...from first employing someone in which you can fire them without cause. If line managers and/or HR can't figure out in that time if someone's competent to do their job or not, then maybe its them that needs to be fired instead.
*soon to be increased to two, personally I think it should be no more than six months
Other than the banksters and the remains of the public sector, are there many employers left in the UK who employ more than 250 people?
No real news here
"Employees' right to training will be restricted at companies which employ less than 250 people."
This right has never applied to employees of companies with less than 250 people.
There is no right to training just now -
just the right to ask for training, and then be refused, of course, if the employer wishes. The grounds for refusal are, in essence, that the employer can deny any potential benefits to the employer or any improved productivity from the employee. (There are some others, but these two are so wide that no employer needs to go near them.)
The regulations are not within the government's gift, either, since they're ACAS regulations, although it would be possible for the government to reinstitute bonded labour or slavery in order to cut costs.
On a constructive note, perhaps El Reg could offer some training to its staff, so that we don't have to read "less than 250 people" and "less than 10 staff". Good examples might help to keep keyboards untouched rather than forcing the likes of "Tory's" (offered as a substitute for a plural) on us too.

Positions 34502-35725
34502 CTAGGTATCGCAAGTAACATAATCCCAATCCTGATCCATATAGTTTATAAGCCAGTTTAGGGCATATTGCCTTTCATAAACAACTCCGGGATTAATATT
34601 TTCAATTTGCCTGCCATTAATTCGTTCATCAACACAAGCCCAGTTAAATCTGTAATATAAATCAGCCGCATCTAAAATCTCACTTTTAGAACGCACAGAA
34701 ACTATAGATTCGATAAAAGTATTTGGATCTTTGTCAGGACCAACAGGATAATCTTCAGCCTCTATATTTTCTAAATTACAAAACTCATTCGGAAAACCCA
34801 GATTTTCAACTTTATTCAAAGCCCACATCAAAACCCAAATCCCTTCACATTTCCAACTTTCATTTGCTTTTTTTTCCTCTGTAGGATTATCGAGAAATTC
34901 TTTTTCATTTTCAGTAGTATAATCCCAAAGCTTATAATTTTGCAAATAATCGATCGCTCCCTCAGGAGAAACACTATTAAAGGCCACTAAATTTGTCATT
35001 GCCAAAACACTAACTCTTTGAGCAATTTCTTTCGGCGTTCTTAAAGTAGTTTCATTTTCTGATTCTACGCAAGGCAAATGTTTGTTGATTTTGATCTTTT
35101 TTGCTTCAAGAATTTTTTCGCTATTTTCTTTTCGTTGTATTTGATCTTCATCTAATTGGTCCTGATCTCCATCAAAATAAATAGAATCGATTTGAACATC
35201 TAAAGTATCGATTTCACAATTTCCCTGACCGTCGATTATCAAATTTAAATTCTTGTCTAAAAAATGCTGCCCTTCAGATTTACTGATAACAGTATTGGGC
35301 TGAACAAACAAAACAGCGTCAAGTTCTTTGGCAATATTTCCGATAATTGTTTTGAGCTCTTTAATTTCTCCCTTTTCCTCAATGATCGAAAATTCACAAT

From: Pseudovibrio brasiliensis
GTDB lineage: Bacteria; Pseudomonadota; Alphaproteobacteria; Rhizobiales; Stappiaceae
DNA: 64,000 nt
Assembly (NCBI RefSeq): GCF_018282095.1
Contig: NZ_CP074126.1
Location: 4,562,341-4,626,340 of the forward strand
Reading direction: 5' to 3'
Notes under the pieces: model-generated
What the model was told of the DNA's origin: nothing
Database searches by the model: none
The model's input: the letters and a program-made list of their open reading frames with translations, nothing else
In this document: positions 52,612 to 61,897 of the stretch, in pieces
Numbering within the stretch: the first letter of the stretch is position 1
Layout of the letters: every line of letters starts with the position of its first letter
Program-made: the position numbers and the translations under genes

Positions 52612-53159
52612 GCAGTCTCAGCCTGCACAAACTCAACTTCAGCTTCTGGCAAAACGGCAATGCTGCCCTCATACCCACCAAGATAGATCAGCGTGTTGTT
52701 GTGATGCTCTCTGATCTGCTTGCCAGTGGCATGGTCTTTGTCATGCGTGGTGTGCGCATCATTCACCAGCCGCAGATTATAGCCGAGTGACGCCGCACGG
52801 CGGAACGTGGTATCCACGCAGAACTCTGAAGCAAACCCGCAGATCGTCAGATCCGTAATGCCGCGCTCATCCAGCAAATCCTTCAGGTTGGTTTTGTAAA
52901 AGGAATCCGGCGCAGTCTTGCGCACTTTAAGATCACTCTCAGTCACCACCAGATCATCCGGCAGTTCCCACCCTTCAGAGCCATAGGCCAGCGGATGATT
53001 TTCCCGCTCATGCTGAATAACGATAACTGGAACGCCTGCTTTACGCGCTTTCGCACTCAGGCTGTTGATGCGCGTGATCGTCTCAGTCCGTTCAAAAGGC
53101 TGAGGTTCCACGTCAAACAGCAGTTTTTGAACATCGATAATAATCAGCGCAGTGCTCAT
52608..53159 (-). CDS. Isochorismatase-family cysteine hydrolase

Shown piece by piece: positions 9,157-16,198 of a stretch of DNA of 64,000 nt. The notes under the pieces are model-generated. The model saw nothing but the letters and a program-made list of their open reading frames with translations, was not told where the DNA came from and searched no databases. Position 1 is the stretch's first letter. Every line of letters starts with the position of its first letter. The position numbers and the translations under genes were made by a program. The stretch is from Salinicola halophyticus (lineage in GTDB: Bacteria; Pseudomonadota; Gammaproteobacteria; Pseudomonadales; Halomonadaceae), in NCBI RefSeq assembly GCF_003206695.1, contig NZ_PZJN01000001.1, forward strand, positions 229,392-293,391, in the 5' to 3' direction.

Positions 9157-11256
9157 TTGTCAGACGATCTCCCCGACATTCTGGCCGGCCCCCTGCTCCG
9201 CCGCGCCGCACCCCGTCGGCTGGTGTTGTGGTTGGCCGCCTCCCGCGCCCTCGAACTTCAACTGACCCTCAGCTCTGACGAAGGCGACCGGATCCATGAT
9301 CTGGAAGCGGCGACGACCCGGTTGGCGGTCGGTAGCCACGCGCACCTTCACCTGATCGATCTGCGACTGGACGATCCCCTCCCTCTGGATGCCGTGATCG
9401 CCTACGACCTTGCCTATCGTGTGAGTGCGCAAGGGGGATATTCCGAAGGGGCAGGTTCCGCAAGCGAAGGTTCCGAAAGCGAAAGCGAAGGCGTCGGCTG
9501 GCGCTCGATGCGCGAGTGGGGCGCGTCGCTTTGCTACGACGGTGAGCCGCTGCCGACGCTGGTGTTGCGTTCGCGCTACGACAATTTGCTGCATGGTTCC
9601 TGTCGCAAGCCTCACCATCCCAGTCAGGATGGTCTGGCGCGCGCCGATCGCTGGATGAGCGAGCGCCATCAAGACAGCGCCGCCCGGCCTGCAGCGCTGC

So what's actually changed?
According to direct.gov - as things stand today: "You have the right to ask for flexible working - not the right to have it. Employers can reasonably decline your application where there is a legitimate business ground".
So what's actually going to be different, and why does anything need changing?
Small biz needs far more help than this
my 3 person biz will go legs up if anyone takes maternity or extended sick leave. Clearly we don't make enough. I'm MD and so the lowest paid worker - just as well I'm not subject to statutory minimum or working hours directive - so long hours for little money. I'd like to just fold but haven't got the redundancy money so we'd need to go bust. Can't sell the biz in the current market conditions, price would be low but everyone's in the same boat, cant afford Bank borrowing rates to fund the purchase.
When the economy picks up we could be OK but increasingly difficult to compete with India outsourcing (I have a strong suspicion they don't have working hours directive, don't pay statutory minimum, maternity, sick, redundancy, NI, income tax, corporation tax, VAT at the same rates as us).
There are vast numbers in the same situation - SMEs account for about 60 percent of the UK workforce, and over 50 percent of GDP. Historically SMEs lead economic recovery but anyone who starts an SME and takes on employees in the current employment framework is an idiot. (The exception being those who set up in UK as a front operation to a workforce in countries more friendly to employment). Why, when we have 20% unemployment in 18-25 age group, do we choose to export low value work (and the tax revenue that generates) to lower cost economies. Surely better to do whatever is necessary to give our youngsters work experience and take them off benefits.